HomeInfrastructureBike and Scooter ShareUnley Launches Latest Scooter Trial in Inner Adelaide

Unley Launches Latest Scooter Trial in Inner Adelaide

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Adelaide, South Australia

Inner-city council area Unley is the latest Adelaide municipality to launch an e-scooter trial, signing up with Beam and Neuron Mobility for a service that began on Monday.

The trial, launched on the eve of Adelaide’s festival season, will run for six months, with a review planned for July to determine if it will be extended for another six months.

Riders will be able to travel throughout the City of Unley district and, with Adelaide’s Fringe Festival just weeks away, into the neighbouring City of Adelaide area.

A Beam statement said its data showed a trend towards increasingly longer rides and a “growing reliance on micromobility as a form of regular transport”. 

Beam will be operating its Saturn e-scooters for the trial, with tip-resistant kickstands, electric and mechanical brakes, a Bluetooth-locked helmet, and swappable batteries.

They will operate alongside Neuron’s N3 e-scooters, which have also been rolled out for trials in the Adelaide CBD, and the cities of Charles Sturt, West Torrens and Port Adelaide Enfield.

The latest trial will cover the entire City of Unley area, apart from an exclusion zone along a main arterial road, King William Road, and go-slow 10km/h zones in key streets with high pedestrian traffic or outdoor dining activity.

The City of Unley participated in a joint Expression of Interest process with the City of Norwood, Payneham & St Peters, which was completed in October 2020.

Neuron Mobility and Beam Mobility were selected for the two trials, with the City of Norwood, Payneham & St Peters launching its trial in May 2021.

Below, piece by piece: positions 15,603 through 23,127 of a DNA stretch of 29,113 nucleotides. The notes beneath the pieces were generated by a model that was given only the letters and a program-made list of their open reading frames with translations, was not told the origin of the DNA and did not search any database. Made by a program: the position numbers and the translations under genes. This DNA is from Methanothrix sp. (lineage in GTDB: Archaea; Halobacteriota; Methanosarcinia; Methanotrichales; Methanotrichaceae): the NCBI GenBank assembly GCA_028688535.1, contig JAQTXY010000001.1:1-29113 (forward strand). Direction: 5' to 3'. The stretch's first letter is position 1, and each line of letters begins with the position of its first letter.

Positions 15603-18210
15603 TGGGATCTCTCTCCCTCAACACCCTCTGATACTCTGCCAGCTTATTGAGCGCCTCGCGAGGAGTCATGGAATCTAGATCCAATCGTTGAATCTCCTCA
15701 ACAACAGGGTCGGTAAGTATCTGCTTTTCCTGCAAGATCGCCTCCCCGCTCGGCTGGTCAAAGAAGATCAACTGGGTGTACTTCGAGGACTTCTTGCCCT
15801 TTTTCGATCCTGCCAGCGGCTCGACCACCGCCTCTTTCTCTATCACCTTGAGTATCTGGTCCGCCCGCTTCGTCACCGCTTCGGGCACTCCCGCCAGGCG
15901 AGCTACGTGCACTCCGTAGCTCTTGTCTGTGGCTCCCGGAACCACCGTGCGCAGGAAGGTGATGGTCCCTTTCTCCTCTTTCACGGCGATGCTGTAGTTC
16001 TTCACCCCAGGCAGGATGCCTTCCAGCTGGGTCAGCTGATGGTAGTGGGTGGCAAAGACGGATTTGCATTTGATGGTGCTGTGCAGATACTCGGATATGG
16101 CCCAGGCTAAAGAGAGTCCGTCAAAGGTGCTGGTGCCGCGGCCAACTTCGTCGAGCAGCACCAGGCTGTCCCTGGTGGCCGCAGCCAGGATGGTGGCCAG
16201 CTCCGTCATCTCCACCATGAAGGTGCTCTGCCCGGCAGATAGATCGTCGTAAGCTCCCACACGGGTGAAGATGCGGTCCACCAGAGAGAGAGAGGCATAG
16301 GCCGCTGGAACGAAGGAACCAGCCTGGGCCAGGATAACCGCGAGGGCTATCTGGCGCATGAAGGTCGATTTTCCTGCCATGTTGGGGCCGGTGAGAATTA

Ride Kind campaign

Beam is implementing a Ride Kind media campaign at its Bunbury trial in WA, to mitigate non-compliance with e-rideable regulations.

The media campaign, set to launch at the end of February, will be accompanied by hand-tags for its scooters, incorporating instructions on how to park and ride safely in accordance with WA law. This will go live towards the end of February.

New advertising on the Beam app, to appear with people first download the app or as they start a trip, will inform riders about WA laws on wearing helmets and the minimum age requirement of 16.

Customers will also be eligible for five minutes of free ride time if they complete a Beam Safety Quiz on the app, also outlining WA’s e-rideables legislation.

A ‘three-strikes policy’ will aim to educate offending riders but will suspend a rider’s access to the Beam app after their third strike. The policy covers offences such as helmet compliance, riding dangerously and bad parking.

More serious offences, such as destruction of property, drink and underage riding, will result in immediate and permanent bans.

The company is also rolling out a similar campaign for its trials in Tasmania.

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